Petite Sirah, its the purple in Purple Lips
(*Still unable to attach pictures, sorry)
The theme for my tasting group this last week was Petite Sirah, one of my favorite Varietals. It's what I was drinking when I came up with the name of this blog. Don't be fooled by its name(a.k.a. Duriff), there is nothing petite about this varietal. It got its name because it has smaller berries than its father in the Rhone Valley, Syrah(Petite Sirah is a cross between Peloursin and Syrah). These smaller berries, however, provide a larger skin to juice ratio giving the resulting wine more color and unless made properly a whole lot of chalky tannin. These qualities made Petite Sirah a perfect blender for Syrah in the Rhone and Zinfandel in California. For a quick history of the varietal from the Petite Sirah Advocate group, "P.S. I Love You", click here.
I love Petite Sirah because it is a varietal that is very friendly to today's average consumer who might like it for it's fruit forward, to-die-for aromas but it is also interesting and complex enough for those real winos who need some depth in their glass. In our group, we tasted eight Petite Sirahs, all of them from California where most varietal Petite Sirah is grown, although I hear that Argentina has quite a lot of acreage planted to Petite Sirah too. The top four finishers are listed below with tasting notes.
1. Guenoc, North Coast, 2002
This Petite got first place overall with 5 people out of 8 giving putting it in the number one spot. What set this Petite apart from the rest was the palate. Not too harsh and full bodied. Soft tannin covers not just the back of the palate as the varietal is meant to do, but also the front and mid palate too. Aromas of mocha, sweet vanilla and Christmas pudding showcase the oak aging accompanied by the ripe plum and raisin varietal character with some hints of fresh mint and peppercorn. Good acidity follows the smooth palate with a nice long finish. It’s a crowd pleaser and at about $17.00 it’s a great value if you are a Petite Sirah fan.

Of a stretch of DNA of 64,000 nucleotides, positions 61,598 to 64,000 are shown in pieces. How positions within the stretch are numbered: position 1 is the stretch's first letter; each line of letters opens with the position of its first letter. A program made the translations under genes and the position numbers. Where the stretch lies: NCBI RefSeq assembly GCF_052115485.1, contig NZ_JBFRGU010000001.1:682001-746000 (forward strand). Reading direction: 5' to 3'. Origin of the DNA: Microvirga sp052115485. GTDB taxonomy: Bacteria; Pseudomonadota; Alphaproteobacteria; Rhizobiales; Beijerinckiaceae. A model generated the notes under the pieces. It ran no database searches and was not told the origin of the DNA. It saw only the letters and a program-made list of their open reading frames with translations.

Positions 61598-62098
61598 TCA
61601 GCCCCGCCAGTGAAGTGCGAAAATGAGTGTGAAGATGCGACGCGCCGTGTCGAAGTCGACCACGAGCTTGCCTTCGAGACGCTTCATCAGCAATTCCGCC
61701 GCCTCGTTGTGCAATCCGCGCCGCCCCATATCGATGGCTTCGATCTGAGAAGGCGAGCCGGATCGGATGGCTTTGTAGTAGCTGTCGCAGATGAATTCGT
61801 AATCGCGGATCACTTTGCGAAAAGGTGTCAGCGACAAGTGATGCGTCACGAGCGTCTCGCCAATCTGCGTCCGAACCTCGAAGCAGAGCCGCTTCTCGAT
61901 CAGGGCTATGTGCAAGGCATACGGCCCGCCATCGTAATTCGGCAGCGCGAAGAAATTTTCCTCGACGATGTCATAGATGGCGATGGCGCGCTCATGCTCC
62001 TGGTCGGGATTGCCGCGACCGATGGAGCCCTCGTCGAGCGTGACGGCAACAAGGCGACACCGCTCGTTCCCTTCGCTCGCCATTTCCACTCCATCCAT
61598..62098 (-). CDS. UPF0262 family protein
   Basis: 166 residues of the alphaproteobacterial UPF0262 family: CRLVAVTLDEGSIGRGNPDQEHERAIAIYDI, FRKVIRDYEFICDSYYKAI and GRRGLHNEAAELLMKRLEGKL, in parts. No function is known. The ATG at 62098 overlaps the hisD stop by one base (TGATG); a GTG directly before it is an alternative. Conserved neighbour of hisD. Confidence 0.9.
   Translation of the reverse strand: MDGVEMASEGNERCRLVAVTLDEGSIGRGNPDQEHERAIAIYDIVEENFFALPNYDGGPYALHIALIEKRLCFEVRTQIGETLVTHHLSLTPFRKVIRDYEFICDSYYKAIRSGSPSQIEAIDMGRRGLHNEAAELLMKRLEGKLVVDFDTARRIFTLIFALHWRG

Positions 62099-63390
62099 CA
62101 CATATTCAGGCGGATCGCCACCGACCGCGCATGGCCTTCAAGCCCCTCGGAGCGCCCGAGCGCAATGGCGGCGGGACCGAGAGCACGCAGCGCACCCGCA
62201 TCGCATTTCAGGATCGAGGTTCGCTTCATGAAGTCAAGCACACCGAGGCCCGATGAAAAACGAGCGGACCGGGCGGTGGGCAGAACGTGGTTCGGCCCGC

2. Bogle, Clarksburg, 2004
We were surprised to see this wine end up so high in the ranks because of its fantastic price. $9.00 should be enough to by this wine and at that price why not get two? The nose offered up plenty of ripe Petite characters with a hint of saw dust and cedar. The body on this was comparable to the Guenoc with nice soft tannins giving way to a long finish. This is a well made wine at a fantastic price point, it’s Bogle’s forte.
3. David Bruce, Central Coast, 2004
One of the bigger names in Petite Sirah, this wine was also very ripe giving a sweet cotton candy aroma on the nose supported by the usual jammy berry fruit. The palate also showed its ripeness with a bit of a weak mid palate but with good tannin on the finish. Honestly, I expected a bit more from this wine since the price tag is $25.00. The group liked it more than I did.
4. Vinum “Pets”, Clarksburg, Wilson Vineyard, 2004
This is a popular sell and I liked it more than the group as a whole did. They source all the fruit from Wilson Vineyards in Clarksburg and give a portion of the proceeds to their local animal shelter. There is a cool dog the label that belongs to the Viticulturalist, Ken Wilson. Back to the wine. I liked this one because it was a bit different on the nose. I got a lot of ripe tangerine, geranium, and a candied fruit character not unlike Wine Gums, one of my favorite English candies. The mid palate wasn’t all there but of course the tannin caught up to the wine on the back of the palate. The long finish left me thinking of creamy strawberry and those Wine Gums. It’s a $14.00 wine here in GA but I know it sells for around $10 in CA.
5. Wilson Vineyards, Clarksburg, 2003- $10.00 *Previous Post*
6. Parducci, Mendocino County, 2003- $10.00
7. Jewel, California, 2003- $10.00
8. McManis, California, 2003- $13.00 (Unfortunately this wine was corked.)